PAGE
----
The Frugal Baker & Soft Oatmeal Sandwich Bread

Friday, August 27, 2010

From the very beginning, home cooks have held firmly to the values of economy and thrift. We as bakers can carry on with that tradition in our daily lives by watching for opportiunities that will saave us a few dimes here and there. Not that the savings will make or break us. it's more for our psychic balance sheet, the satisfaction that comes with knowing we're putting our resources to full use instead of squandering them. That said, here are some baking habits up for adoption.

* Use butter wrappers to butter pans with. The best ones come from soft sticks of butter because more of the butter clings to the wrapper.

* Don't throw away any egg washes you glaze yeast breads with (or yolks or whites that are not needed in a recipe). Use them in pancakes, waffles, for an omelet, or anywhere else you'd use an egg. Another option, if the bread recipe itself includes and egg, is to beat the egg before adding it to the dough and then reserve a teaspoon or so of it for the wash.

* Use potato cooking water in bread. It's a shame to throw out that good stuff.

* By the same token, incorporate leftover mashed potatoes or squash in your baked goods, particularly yeast breads.

* Make bread crumbs from stale bread. I just use a box grater for this and then toast them briefly in the oven on a baking sheet. Or just give your stale bread to your backyard poultry.

* Wash out empty honey and molasses jars with a small amount of hot water. Put the lid on, shake it up, and use ut as parat of the liquid in yeast breads. Or loosen it by putting the entire jar in a saucepan of water set over a low heat.

* Turn your pastry scraps into something yummy!

* If you have the storage space and the cash, and you bake often, buy in bulk. This way you always pay less for honey, flour, maple syrup, whatever. One other nice thing about buying in bulk: you aren't always running out of something.

What are your best frugal baking tips?

Sharing one of my favorite everyday bread recipes.

Soft Oatmeal Sandwich Bread
(Printable Version)

1 cup rolled oats (not instant)
2 cups hot milk
½ cup honey
¼ cup lukewarm water
1 pkg (or 2-1/4 tsp) active dry yeast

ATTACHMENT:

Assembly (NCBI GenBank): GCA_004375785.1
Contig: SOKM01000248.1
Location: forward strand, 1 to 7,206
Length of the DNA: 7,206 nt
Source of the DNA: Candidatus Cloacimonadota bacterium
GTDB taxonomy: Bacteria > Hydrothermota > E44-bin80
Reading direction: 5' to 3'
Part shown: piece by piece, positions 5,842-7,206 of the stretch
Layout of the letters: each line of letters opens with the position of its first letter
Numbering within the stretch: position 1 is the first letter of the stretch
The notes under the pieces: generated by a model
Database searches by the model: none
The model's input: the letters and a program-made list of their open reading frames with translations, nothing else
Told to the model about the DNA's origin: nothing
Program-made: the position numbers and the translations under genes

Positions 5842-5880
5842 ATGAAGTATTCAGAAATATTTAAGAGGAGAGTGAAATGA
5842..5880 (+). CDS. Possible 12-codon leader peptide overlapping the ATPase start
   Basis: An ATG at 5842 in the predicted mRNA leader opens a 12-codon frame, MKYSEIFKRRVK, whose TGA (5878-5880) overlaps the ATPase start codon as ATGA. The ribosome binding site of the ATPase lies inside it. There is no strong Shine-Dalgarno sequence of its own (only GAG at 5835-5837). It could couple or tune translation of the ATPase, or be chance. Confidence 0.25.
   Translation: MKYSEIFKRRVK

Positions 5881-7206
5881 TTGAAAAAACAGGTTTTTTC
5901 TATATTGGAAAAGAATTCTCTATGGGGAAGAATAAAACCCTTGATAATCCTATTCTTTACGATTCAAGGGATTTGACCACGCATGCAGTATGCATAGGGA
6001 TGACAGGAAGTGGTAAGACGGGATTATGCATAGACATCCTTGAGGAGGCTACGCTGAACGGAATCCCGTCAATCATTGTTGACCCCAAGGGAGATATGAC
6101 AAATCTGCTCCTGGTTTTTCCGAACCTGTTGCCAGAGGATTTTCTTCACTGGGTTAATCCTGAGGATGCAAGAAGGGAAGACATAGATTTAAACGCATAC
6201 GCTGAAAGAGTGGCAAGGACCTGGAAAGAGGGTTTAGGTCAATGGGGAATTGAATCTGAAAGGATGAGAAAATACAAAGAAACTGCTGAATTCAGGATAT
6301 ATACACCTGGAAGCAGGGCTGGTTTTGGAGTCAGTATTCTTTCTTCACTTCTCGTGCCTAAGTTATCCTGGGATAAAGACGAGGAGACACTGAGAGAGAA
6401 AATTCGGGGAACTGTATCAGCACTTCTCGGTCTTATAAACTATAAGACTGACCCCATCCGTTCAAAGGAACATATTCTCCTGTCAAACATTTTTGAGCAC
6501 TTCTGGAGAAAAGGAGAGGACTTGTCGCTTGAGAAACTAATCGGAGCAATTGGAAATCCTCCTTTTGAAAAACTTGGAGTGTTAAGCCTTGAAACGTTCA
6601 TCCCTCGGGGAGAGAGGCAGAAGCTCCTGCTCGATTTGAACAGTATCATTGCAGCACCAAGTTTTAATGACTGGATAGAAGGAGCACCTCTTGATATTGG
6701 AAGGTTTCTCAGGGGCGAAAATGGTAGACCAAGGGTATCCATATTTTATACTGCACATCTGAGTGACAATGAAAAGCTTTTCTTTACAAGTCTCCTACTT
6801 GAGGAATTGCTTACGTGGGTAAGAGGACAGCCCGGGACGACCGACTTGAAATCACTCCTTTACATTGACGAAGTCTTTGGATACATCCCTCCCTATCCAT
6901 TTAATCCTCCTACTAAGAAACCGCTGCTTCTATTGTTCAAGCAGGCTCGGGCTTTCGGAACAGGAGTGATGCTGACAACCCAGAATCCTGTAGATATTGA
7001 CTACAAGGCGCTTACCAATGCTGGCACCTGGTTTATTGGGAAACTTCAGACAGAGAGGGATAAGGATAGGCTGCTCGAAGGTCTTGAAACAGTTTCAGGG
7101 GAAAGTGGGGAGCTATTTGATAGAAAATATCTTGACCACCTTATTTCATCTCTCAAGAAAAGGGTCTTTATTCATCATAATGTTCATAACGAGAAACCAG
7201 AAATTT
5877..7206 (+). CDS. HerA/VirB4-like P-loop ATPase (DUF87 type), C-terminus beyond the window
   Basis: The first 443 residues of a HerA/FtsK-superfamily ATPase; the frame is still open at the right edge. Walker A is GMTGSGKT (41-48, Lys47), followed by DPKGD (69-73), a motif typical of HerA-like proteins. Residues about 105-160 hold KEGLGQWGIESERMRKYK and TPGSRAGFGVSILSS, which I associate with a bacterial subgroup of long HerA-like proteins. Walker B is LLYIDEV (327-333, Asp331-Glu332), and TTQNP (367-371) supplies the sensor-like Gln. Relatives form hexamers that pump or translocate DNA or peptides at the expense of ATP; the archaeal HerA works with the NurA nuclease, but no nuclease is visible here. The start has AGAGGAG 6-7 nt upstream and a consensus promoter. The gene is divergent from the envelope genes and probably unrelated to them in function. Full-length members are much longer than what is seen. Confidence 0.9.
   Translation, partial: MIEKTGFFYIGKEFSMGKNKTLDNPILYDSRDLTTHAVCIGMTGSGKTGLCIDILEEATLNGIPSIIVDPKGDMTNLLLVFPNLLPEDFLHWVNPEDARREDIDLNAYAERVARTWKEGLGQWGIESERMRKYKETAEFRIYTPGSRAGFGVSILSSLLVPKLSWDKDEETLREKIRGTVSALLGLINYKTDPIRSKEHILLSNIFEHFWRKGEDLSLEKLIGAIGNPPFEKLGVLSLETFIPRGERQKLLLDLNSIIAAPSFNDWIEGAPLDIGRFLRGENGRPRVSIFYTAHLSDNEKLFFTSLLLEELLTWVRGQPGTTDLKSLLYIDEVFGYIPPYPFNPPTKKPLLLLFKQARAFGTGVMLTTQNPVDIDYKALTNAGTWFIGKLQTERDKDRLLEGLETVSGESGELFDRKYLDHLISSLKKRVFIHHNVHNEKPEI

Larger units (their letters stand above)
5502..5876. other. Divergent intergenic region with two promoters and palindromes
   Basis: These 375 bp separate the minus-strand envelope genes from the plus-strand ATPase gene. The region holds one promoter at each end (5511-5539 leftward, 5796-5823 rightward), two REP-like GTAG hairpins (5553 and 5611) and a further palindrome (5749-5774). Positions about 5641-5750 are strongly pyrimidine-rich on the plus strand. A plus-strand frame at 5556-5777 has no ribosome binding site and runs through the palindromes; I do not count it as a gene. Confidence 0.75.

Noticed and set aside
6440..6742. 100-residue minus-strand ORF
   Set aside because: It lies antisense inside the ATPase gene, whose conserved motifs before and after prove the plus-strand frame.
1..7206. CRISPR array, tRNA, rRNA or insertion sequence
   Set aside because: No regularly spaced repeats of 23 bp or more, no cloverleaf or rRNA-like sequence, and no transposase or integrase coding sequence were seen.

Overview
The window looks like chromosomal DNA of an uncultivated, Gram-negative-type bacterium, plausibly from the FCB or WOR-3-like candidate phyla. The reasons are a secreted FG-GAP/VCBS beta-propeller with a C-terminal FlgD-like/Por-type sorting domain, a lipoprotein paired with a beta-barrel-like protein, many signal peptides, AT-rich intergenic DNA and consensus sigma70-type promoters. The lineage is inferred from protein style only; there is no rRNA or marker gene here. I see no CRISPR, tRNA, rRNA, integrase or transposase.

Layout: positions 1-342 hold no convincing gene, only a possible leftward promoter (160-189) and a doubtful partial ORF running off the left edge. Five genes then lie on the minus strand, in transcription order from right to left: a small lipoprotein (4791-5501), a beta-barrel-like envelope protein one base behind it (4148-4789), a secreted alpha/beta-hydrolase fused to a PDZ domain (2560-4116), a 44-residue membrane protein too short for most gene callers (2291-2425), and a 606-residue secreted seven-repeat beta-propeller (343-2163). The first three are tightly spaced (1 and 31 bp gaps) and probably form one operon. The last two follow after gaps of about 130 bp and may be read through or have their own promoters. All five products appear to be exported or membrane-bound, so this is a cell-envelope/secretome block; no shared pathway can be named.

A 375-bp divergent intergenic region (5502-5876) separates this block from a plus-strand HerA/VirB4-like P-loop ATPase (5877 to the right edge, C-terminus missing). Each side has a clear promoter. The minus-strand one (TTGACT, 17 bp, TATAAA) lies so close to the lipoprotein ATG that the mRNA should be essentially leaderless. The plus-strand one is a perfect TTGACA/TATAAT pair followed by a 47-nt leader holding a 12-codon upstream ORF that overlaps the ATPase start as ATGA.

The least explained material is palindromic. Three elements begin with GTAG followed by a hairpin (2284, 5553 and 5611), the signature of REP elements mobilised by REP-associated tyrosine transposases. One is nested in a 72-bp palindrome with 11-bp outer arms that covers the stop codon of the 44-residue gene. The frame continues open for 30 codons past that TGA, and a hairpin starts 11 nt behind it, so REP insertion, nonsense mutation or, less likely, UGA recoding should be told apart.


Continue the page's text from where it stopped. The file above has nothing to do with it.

1/3 cup buttermilk
1-1/2 cups whole wheat flour
1 large egg
1 Tbsp salt
¼ cup unsalted butter, softened
3 to 3-1/2 cups unbleached flour
2 extra Tbsp of oats for sprinkling on top

Put the oats in a large mixing bowl and pour the hot milk over them. Stir in the honey and allow to cool to body temperature. Meanwhile, put the water in a small bowl and stir in the yeast. Set aside for 5 minutes to dissolve. Once the oats have cooled, stir in the dissolved yeast, the buttermilk and the whole wheat flour and beat vigorously for 1 minute with a wooden spoon. Cover this sponge with plastic wrap and set aside for 30 minutes in a warm, draft-free spot.

Using a wooden spoon, beat in the egg, salt and butter until well blended. Add the unbleached flour, ½ cup at a time, beating well after each addition. When the dough is too dense to stir, turn it out onto a lightly floured surface and knead for 10 minutes, periodically dusting your kneading surface with flour; knead gently at first to prevent the dough from sticking. Place dough in a lightly oiled bowl, turning it to coat the entire surface of the dough with oil. Cover the bowl with plastic wrap and set aside, in a warm draft-free post, until the dough is doubled in bulk. Butter 2 4-1/2X8-1/2-inch loaf pans and sprinkle the inside pf each with about 1 Tbsp of oats.

When the dough has doubled, punch it down, kneed briefly, and divide in half. Shape the halves into loaves and place them into the prepared pans. Cover loosely and let rise in a warm, draft-free spot until doubled in bulk, preheating the oven to 375°F when the loaves appear nearly doubled.

Bake the loaves for approximately 40 minutes, until nicely browned. When done, the bottom crusts should give a hollow sound when thumped with your finger. Cool the loaves on a rack before slicing. Store in sealed plastic bags. Makes 2 loaves.

Sharing at Michael Lee's Foodie Friday at Designs by Gollum! Happy Friday Everyone!!


  1. Cindy said...:

    These ideas are very good to store up in our noggins. This recipe looks yummy!! Will have to give it a try!
    Thanks for sharing.

    Cindy from Rick-Rack and Gingham